Influenza infection modifies host bronchoepithelial cell exosome-associated microrna expression
Hanson, Jarod Michael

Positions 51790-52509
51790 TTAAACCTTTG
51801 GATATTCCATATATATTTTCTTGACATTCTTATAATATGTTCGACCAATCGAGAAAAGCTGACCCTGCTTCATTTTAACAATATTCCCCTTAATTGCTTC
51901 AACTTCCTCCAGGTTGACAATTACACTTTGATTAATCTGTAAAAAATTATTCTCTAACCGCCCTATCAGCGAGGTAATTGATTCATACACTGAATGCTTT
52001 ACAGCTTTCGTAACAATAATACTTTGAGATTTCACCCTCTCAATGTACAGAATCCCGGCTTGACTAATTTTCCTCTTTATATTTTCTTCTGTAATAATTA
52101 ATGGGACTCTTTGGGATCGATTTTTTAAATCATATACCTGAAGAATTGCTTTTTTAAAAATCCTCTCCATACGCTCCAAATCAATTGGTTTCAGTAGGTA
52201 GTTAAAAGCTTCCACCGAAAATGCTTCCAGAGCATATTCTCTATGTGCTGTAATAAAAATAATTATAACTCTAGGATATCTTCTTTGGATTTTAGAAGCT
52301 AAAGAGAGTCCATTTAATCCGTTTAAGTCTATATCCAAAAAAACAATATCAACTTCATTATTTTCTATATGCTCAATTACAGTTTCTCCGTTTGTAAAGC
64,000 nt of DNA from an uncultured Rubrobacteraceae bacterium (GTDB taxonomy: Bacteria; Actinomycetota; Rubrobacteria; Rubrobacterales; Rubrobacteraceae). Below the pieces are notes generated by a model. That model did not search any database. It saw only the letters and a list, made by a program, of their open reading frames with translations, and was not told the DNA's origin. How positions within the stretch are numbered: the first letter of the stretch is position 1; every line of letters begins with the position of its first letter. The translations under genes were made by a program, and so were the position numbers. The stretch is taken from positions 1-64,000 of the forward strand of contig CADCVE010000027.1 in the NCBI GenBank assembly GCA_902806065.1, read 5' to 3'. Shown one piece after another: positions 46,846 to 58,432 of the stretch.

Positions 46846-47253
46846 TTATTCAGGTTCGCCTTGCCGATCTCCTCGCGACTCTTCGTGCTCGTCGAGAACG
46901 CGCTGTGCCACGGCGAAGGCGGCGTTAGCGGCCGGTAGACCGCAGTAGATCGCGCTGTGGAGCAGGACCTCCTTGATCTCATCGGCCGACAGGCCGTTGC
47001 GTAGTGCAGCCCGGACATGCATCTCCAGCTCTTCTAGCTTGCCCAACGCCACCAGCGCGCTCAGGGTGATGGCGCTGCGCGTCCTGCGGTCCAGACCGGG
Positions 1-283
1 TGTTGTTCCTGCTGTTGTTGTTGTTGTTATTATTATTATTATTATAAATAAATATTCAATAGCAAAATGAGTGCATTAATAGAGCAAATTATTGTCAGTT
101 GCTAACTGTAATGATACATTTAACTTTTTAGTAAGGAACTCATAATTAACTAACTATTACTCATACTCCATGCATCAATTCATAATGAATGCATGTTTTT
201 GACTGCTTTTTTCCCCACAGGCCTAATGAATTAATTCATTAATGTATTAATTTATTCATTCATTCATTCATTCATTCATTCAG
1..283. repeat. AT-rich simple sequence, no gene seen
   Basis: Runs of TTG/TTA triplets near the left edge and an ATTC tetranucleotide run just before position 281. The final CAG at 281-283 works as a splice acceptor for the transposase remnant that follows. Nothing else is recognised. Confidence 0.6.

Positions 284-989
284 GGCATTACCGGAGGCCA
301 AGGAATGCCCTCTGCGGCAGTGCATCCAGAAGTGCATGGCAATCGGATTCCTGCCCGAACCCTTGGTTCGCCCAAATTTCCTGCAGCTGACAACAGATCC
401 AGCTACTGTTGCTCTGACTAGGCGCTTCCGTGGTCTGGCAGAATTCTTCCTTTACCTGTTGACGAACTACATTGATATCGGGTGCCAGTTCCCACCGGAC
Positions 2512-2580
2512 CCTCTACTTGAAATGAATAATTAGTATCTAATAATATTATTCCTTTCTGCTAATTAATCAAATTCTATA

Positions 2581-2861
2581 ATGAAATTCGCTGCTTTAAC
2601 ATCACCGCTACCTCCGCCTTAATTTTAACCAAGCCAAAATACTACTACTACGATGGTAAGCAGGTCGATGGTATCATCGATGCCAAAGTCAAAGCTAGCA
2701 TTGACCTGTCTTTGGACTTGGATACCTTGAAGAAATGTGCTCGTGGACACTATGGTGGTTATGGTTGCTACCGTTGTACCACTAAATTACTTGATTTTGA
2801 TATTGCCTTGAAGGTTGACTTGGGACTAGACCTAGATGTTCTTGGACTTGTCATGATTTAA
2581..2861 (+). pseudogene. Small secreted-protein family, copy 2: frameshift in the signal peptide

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The role of exosomes in cellular communication is one of highly specific cell signaling and transport involved in various cellular processes. In order to better understand the role of basally excreted exosomes in relation to intracellular microRNA (miR) signaling during influenza A virus (IAV) infection, a miR screening panel was used to identify and evaluate exosomal-associated miRNA expression patterns across mock and IAV-infected cells. Expression of miRs was also evaluated intracellularly via use of a novel P19 protein-based staining technique. P19 is a 19 kDa protein that binds double-stranded 21-25 base miRNAs with high affinity in a size dependent, but sequence independent, fashion making it a pan-miR marker of cellular processes. Additionally, basally-derived miRs were evaluated for their potential to regulate signaling via their addition to undifferentiated immortalized (Calu-3) or primary (human or swine) bronchoepithelial cells where basally secreted exosomes were examined from the recipient cell population. The presence of exosome-associated miRs in fetal bovine serum (FBS) was also evaluated in relation to their effects on influenza infection studies as well as cell growth characteristics. Our studies indicated that in the case of certain miRs, exosomes not only acted as carriers for the miR, but that the miR itself was vital to propagating a cellular signal that can affect not only cell growth, but cellular responses during influenza infection.